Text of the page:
Mamata Banerjee slams patient referrals
Mamata Banerjee on Monday lambasted district health officials and hospital authorities for the increasing trend of referring patients, even pregnant women, to medical institutions in Calcutta and directed a review of all referral cases to take action.
“They (doctors in district hospitals) are referring patients, even pregnant women, flagging them as critical cases. Some of these pregnant women are losing their lives before being taken to the operation theatre, because of their hectic journey of four-five hours to reach Calcutta. You should prepare a report on how many such mothers have been referred from the districts and how many lost their lives because of referrals,” said the chief minister.
Mamata, who is also in charge of the health department, issued the directive during a meeting convened at Nabanna to review the medical infrastructure in Bengal.
“We have to ensure that there is no negligence on our part. Negligence in health is a crime. If a patient or a mother dies because of a referral, the buck should stop with the doctor who had referred them,” she added.
Health secretary N.S. Nigam attempted to pacify the chief minister, saying referral rates had come down. “Earlier our referral rate was eight per cent and now it is only 4.5 per cent. We would check every referral and the reason,” he said. Mamata was not happy with the statistics and stressed the need for accountability. “You people (officials) should go and conduct surprise visits to the district hospitals. You may go in disguise and check the status of the rural healthcare system,” she said.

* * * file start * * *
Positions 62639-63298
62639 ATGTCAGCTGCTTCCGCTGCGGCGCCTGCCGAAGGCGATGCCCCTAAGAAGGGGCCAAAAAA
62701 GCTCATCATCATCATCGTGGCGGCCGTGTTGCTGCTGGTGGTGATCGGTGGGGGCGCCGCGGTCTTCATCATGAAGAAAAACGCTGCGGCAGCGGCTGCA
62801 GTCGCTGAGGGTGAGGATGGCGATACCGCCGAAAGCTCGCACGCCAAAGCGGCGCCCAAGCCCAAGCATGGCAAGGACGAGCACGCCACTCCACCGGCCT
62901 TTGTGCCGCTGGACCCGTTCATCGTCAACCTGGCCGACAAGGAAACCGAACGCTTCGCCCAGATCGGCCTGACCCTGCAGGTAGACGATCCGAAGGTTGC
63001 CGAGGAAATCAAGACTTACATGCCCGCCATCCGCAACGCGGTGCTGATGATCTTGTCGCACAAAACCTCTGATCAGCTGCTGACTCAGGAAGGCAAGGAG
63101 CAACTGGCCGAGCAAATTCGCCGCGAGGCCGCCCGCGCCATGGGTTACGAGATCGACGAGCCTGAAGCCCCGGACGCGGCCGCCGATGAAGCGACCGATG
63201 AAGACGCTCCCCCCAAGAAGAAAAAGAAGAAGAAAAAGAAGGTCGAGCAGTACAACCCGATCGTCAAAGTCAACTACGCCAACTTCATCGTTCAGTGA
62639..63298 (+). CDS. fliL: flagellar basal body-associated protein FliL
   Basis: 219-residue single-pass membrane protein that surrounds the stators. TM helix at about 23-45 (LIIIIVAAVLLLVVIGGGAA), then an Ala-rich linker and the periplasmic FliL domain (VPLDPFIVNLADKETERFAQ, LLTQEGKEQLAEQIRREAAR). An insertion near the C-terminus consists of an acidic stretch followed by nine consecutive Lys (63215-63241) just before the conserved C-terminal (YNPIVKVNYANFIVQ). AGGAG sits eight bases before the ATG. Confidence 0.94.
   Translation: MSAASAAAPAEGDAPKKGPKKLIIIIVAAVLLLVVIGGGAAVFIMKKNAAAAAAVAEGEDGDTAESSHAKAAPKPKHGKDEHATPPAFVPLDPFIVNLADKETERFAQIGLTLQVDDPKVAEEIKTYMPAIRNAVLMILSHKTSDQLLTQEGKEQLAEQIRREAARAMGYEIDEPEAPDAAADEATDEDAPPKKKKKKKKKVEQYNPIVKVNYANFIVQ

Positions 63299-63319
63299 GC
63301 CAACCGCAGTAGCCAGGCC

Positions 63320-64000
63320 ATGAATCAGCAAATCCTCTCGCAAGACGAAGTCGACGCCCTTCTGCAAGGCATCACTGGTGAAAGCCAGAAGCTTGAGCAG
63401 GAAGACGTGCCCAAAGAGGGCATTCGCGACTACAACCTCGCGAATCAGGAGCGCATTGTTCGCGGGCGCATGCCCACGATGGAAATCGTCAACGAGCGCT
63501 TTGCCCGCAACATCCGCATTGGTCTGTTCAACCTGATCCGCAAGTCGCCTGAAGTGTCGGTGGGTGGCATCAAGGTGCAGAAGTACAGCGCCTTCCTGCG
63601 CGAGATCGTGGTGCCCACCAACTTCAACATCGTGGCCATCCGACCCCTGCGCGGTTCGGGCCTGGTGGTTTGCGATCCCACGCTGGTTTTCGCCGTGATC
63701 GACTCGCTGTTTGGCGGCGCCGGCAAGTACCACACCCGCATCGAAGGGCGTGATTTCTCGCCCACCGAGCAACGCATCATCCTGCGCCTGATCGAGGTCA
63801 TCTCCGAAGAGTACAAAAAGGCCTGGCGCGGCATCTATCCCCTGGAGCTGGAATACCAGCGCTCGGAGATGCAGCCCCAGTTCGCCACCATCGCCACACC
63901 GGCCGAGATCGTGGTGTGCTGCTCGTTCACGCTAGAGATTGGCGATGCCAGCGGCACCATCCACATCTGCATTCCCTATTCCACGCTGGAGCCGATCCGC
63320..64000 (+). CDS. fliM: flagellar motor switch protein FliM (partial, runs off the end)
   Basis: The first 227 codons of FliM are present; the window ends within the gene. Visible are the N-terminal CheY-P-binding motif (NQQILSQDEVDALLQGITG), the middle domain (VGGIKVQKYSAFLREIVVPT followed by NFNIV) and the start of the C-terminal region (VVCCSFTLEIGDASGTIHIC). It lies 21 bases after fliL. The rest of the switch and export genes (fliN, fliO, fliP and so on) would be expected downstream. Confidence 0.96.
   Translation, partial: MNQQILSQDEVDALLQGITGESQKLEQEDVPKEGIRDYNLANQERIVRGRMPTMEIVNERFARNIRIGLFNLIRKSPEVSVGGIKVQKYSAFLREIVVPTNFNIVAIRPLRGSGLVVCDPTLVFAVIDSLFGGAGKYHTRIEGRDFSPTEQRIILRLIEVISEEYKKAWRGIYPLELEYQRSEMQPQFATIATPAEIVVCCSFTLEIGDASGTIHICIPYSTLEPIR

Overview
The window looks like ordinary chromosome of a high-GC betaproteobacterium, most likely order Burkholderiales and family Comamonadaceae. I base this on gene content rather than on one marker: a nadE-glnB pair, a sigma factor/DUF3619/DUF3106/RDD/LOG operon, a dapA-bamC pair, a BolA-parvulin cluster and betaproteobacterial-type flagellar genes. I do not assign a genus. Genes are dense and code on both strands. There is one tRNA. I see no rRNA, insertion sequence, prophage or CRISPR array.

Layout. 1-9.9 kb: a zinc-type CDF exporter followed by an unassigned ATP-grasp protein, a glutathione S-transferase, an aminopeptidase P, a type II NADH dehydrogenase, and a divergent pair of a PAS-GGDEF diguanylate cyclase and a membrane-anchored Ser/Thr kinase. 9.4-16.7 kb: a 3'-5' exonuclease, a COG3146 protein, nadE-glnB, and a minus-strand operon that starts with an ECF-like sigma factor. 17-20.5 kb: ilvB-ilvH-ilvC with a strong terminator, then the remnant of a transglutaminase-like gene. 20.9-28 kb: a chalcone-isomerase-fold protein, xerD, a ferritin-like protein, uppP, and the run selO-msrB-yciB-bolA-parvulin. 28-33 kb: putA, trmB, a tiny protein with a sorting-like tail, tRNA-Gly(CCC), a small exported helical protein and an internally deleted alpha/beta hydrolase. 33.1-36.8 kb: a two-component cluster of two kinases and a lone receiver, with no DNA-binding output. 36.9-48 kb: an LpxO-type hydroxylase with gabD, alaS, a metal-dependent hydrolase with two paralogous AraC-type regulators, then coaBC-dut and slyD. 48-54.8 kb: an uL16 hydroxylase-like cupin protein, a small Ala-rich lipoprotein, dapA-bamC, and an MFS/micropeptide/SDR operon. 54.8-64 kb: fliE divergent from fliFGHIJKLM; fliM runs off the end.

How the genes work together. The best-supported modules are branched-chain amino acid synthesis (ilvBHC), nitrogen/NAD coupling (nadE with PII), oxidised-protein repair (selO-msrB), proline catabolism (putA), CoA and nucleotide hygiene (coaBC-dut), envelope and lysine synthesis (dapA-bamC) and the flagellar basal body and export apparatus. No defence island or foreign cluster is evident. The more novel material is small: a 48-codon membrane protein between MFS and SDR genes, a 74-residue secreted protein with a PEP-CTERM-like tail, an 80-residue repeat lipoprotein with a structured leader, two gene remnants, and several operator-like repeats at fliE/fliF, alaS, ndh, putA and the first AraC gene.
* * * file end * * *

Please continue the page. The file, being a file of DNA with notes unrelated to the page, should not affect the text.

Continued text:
She also asked the health officials to conduct counselling of doctors posted at rural and block hospitals on when a patient actually needed a transfer.
“If they get any critical patient, they should first contact the district or sub-divisional hospitals. The heads of those institutions would help them determine the hospital where they might be referred to,” said Mamata.
Sources in the health department said Mamata’s stricter stand on referrals was significant ahead of panchayat polls as there were reports from districts that a large number of poor people were being referred from local hospitals to Calcutta although they could easily be treated locally. Rural people usually go to government-run hospitals for free treatment.
When a patient is transferred to Calcutta, it becomes a challenge for the family to gather resources to first rent a vehicle for the transfer.
The health department has an online system to record and monitor the referrals, but many officials in the districts claimed that much was done verbally and those informal referrals were not recorded.
“The chief minister gets inputs both from her health officials and public representatives at rural bodies. Since she came to power, she asked officials several times to reduce the rate of referrals from districts. Her government has set up at least 50 super-speciality hospitals across Bengal to provide better healthcare for rural people, but the referral issue was not handled properly,” said a senior health department official in Calcutta.